Yesterday, we looked at the difference between mission and truth, as shown in the story of Elisha and his servant attempting to revive the widow's son. The servant only tries once; the prophet again and again until he gets it. And the question we raised is this:
Do you see what you see or do you see what God sees?
This question, and this discussion, is fundamental to what we are doing as a church. Not as a local church, but as a global one - as a body of Christians with a message for the world. It is fundamental to the way we're doing outreach, to how we are evangelizing the world.
Here's what I mean: it's a little late, but let's take Easter as an example because it's a good one. When Easter starts to come around, most of our churches start talking about the importance of inviting others to the Easter service. Invite your friends, your family, your neighbors, your community. Go out and invite one person. (We put an emphasis on one because it seems doable to most everybody.)
And most church members will go out and invite someone to the Easter service. It's true. It works. And some of them will even come.
But here's the thing - are our people going out and inviting that one person to Easter because they have a mission...or because they have a truth?
A mission means the primary goal is to invite someone. It's to get someone to potentially come to the service and fill another seat. It's about getting the numbers, getting humans in the door. It's about believing in the church and its programs and pumping them up in our communities. Yes, you should totally come to my church for Easter - we have great music, a good sermon, snacks and coffee in the lobby, a fellowship meal afterward, friendly folks, and a casual dress code. You'll absolutely love Easter at my church. And we think that what's important is getting that one person to the Easter service. That's everything.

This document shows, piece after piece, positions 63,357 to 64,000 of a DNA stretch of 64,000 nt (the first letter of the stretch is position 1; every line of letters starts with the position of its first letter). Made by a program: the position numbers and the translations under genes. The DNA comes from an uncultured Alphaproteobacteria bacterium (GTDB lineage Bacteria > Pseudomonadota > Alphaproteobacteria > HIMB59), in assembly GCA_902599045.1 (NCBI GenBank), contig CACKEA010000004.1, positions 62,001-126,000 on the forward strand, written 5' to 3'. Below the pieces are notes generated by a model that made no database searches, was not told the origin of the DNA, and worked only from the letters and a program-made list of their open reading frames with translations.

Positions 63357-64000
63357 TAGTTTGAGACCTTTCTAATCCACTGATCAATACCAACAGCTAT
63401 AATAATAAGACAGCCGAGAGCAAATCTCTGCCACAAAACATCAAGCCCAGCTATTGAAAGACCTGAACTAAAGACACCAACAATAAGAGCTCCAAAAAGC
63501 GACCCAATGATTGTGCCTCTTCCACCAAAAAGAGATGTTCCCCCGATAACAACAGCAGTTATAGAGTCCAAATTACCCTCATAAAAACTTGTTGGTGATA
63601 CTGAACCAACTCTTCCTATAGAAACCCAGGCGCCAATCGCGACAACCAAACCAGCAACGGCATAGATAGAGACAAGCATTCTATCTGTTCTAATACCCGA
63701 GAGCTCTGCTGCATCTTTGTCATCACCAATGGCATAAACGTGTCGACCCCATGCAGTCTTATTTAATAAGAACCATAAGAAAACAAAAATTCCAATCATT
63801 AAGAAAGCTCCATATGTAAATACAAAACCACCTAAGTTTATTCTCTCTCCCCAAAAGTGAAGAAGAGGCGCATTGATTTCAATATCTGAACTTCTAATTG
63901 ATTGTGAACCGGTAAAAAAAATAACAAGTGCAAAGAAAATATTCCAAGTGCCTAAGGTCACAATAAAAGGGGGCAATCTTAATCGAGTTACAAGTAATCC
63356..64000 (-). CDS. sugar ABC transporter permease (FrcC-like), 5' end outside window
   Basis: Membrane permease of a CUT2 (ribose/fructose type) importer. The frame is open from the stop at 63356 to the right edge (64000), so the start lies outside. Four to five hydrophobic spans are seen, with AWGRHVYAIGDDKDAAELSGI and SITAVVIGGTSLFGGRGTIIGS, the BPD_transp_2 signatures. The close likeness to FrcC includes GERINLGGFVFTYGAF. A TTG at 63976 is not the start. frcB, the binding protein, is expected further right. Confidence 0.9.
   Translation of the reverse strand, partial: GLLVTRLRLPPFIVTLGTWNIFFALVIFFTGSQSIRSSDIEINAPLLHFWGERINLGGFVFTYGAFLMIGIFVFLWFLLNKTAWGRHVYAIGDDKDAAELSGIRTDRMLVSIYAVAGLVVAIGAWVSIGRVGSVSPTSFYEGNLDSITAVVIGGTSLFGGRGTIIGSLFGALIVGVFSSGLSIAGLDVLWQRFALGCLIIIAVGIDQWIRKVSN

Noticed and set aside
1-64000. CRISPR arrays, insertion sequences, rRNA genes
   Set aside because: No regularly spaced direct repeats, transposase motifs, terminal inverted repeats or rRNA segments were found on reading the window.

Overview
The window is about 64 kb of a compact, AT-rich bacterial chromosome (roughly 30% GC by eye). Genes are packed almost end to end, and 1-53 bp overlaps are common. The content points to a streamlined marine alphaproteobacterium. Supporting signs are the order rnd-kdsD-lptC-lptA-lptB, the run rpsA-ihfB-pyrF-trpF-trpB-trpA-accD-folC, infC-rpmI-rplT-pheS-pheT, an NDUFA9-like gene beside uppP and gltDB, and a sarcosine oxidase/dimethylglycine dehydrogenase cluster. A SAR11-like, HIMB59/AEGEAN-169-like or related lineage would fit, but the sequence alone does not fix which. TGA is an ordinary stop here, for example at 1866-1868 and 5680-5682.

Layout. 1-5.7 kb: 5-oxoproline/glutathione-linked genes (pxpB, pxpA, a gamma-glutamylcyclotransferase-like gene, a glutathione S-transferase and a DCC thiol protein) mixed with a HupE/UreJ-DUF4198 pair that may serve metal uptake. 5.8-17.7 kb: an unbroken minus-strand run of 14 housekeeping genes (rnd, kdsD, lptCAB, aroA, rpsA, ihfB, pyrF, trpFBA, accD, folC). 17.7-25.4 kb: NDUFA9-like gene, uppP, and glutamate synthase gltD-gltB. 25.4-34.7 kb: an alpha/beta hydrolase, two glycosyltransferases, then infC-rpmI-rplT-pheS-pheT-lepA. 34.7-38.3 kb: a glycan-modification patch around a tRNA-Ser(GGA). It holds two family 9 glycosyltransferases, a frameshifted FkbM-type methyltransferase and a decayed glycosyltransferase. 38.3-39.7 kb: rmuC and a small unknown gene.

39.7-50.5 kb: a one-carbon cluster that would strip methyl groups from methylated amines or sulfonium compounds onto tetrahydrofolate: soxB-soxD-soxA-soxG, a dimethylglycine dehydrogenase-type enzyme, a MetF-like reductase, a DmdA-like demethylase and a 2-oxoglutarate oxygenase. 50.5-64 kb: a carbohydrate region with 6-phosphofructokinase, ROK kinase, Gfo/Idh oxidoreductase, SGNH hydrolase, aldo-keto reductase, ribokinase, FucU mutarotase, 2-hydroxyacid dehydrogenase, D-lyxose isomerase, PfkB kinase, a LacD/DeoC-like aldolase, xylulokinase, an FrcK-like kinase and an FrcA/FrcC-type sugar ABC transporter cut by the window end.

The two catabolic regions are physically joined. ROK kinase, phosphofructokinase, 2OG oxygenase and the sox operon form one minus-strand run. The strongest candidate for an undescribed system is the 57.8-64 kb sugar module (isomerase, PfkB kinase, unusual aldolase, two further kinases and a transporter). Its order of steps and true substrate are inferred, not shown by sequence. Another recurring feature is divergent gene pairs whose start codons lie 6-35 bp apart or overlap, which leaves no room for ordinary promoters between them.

A truth, on the other hand, means that you can already see what happens as a result of the Easter service. You have your eyes on a life transformed. You have a vision for a soul redeemed. You are thinking about brokenness healed, blind who can see, lame who can walk. You're burning with a passion for this Jesus that someone you know could come and meet on Easter Sunday, if only you could get them in the pew.
The vision in truth is larger; it looks beyond what seems like the goal and burns in the soul. It doesn't see the task as the end game; it knows there's something larger at play.
Are your people inviting someone to the Easter service because they love the Easter service and the church and think it will be fun and cool and neat to have their friend/family/neighbor there with them? Then your people have a mission. They are servants. They'll try once and if it doesn't stick, they'll just move on. And probably never invite that person again.
Or are your people inviting someone to the Easter service because they love Jesus, believe in the power of the resurrection, preach the Good News, know how it can heal the broken and redeem the sinner and find the lost? Are they inviting others to the Easter service because they can already see how Jesus can radically transform someone's life for the better? Then your people have a truth. They are prophets. They'll keep going at it again and again and again until it works, and they'll invite that same person every year until they come.
It's a sad reality that most of our churches are churches on mission, not churches on truth. Most Christians today have lost that essential essence of this thing called truth, this burning passion for the lost, the absolute belief that Jesus saves and transforms the lives of sinners, and the vision to see it before it even happens. Most Christians today are working for the church, not for the Christ - for our programs and not for the Promise.
Imagine what would happen if that weren't the case. Imagine if more of us were prophets, not servants. Imagine if we ministered out of truth, not mission. Imagine...